FundsXpress Launches New Corporate Cash Management Service:
FundsXpress Financial Network, Inc., a premier provider of online financial services, today announced the release of their new corporate cash management product, fxCash Management Direct. fxCash Management Direct provides affordable, easy-to-deploy cash management services to financial institutions of all sizes.
Whao-nelly! And there’s a new site design at FundsXpress.com. Aparantly, all the products now have “fx” prefixed in front of them.
There’s also a 9 page “FundsXpress” story.
Wow, Bitter Javais now free over at TheServerSide.com. If you’re into server side Java stuff, considering that it’s now free, it’s worth a look-see.
MojoWire.com – I haven’t seen a domain name that good in awhile.
Can XML Be The Same After W3C XML Schema? :
In 20000 Leagues Under the Sea, Jules Verne describes Conseil, a biologist who knows exactly the classification of any species of fish, yet isn’t able to recognize any of them in real life, and a fisherman, Ned Land, who is able to recognize every fish, but unable to classify any of them.
Applying this to XML and W3C XML Schema, I see a danger of creating two distinct and potentially incompatible types of XML applications: those which, like Ned Land, identify elements and attributes by their instances and those which, like Conseil, identify them by their datatypes. How you see XML in future may well be colored by whether you use W3C XML Schema or not.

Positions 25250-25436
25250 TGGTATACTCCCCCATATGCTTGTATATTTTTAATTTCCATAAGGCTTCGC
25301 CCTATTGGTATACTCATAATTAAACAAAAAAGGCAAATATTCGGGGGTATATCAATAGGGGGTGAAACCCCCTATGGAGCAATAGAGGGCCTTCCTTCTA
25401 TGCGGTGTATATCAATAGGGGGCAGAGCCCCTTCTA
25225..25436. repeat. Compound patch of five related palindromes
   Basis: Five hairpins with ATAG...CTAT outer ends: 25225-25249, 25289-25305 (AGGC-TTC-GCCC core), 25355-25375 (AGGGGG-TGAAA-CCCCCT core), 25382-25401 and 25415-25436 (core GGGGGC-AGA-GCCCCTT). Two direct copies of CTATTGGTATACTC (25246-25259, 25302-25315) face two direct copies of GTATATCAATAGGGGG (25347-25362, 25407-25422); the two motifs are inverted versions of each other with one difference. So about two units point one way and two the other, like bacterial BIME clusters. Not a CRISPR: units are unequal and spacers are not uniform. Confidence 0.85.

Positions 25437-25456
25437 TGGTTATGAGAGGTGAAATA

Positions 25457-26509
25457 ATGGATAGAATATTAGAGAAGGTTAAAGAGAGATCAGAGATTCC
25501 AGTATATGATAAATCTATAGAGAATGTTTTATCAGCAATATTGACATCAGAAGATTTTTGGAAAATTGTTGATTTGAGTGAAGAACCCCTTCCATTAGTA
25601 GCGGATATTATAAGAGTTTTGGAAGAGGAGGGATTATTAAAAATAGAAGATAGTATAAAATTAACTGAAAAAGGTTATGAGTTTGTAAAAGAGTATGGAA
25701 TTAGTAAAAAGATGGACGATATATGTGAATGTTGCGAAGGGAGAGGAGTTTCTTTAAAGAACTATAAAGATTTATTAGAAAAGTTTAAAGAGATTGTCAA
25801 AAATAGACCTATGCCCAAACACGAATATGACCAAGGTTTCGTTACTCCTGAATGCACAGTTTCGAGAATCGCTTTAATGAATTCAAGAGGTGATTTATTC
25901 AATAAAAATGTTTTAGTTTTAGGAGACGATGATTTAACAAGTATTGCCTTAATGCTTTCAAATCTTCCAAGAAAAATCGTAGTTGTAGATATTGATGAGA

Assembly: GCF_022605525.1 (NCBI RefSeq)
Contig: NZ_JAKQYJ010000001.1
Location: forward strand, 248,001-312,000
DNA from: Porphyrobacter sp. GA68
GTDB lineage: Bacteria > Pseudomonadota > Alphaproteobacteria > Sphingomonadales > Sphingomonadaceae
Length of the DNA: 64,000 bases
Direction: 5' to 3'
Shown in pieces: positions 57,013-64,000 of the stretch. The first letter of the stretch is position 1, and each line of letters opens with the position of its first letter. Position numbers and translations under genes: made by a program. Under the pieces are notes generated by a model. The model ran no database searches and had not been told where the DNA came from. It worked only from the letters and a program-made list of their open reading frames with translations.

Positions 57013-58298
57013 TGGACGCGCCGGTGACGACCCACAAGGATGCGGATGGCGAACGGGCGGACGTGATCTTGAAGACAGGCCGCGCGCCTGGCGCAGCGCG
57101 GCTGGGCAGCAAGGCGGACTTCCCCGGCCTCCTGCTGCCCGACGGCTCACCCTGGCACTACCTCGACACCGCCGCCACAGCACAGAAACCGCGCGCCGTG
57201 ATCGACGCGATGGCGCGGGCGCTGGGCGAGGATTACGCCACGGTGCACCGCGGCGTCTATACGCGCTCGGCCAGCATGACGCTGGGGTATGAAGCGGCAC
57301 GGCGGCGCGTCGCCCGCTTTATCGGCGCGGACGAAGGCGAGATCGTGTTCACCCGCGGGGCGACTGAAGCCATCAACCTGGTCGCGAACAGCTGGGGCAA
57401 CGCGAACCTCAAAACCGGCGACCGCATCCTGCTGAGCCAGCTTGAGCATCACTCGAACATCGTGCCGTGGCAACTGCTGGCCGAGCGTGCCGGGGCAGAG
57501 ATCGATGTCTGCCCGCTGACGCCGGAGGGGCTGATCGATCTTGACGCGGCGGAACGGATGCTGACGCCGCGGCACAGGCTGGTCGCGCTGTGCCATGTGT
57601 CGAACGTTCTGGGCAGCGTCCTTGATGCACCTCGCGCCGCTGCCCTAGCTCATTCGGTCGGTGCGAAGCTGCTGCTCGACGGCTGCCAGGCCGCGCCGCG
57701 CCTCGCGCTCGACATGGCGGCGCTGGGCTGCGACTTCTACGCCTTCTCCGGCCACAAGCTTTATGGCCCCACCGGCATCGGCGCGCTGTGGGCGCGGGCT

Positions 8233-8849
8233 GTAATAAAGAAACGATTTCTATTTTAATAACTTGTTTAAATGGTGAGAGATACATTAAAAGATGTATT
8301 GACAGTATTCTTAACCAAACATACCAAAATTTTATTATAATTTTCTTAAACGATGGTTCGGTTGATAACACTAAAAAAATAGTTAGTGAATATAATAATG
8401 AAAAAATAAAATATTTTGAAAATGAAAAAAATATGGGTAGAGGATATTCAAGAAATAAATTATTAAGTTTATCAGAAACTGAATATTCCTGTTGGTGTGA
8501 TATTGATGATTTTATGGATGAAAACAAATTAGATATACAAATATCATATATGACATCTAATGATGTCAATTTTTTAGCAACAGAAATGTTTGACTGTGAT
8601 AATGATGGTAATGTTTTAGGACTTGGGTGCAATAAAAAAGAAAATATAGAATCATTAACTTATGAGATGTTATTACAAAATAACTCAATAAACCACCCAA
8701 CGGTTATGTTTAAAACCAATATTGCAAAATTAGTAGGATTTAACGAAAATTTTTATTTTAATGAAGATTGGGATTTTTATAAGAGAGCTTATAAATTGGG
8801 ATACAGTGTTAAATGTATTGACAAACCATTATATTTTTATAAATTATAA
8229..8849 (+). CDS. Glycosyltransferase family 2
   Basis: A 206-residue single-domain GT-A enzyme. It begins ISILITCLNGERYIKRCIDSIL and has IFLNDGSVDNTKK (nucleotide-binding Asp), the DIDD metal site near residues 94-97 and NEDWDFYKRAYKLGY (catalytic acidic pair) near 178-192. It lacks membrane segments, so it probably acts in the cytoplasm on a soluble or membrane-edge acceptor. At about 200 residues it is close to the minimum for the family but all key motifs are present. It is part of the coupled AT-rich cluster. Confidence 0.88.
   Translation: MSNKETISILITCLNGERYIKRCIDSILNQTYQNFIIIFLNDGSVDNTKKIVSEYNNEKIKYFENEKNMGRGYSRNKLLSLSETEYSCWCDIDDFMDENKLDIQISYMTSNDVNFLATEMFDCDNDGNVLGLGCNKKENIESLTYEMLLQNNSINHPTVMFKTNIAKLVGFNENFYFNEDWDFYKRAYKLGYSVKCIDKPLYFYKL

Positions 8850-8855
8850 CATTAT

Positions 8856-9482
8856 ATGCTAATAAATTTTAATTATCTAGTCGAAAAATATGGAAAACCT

Usually I post tech-stuff like this on the links blog, but this is a fine little article stopping just short of what seems to me a correct, but bold prediction that once XML Schema hits big, XML will become object oriented.
From Bukowski’s Women:
It was Wednesday night, 12:30AM and I was very sick. My stomach was raw, but I managed to hold down a few beers.
It’s a good thing there’s no 24 hours book stores within walking distance, or I’d be out a good chunk of change buying more of that.
4:44PM CST: Mind-Meltdown
kinman: My code sucks. My code sucks. See how it bombs. See how it
bombs. My code ran up the weblogic site, it cut off it’s state with a
debugging byte, have you ever seen such a site in your life as My code
bushwald: Cut off it’s “state”, eh? Is that one of those
kinman: I got nothing.
bushwald: I tell you what, all this SubstituionHelper, Htmlpage, StringBuffer, Iterator stuff has got me right confused up to HOTlanta all the way back to Rio de Genero…
bushwald: …and without anything but a bag of peanuts to hold me
Here’s an OO question for everyone who’s reading out there, when do you use
static private methods?
That a method is
private implies that it’s only going to be used within that class; that a method is
static means that it’s operation in now depends on the state of your object instance. For example, in writing lots of CGI type stuff recently, I’ve been doing Ye Old Extract Method on many little things; that is, instead of in-lining logic to, say, build up a log message in a
StringBuffer, I just make a method like
Now, these methods really don’t need to dink around with the instance at all: they get everything they need from the formal parameters. So, you might think, well, this could be a
static method. But is that wise?
The thinking I have here is that if a
private method doesn’t need access to the instance, then I make it
static. Following this thinking, in doing servlet work — where you’re basically doing procedural/static programing in one big ass method — I end up creating a lot of
private static methods, and it looks kind of wierd.
There’s a new post on the FX-HFSC, is that anything?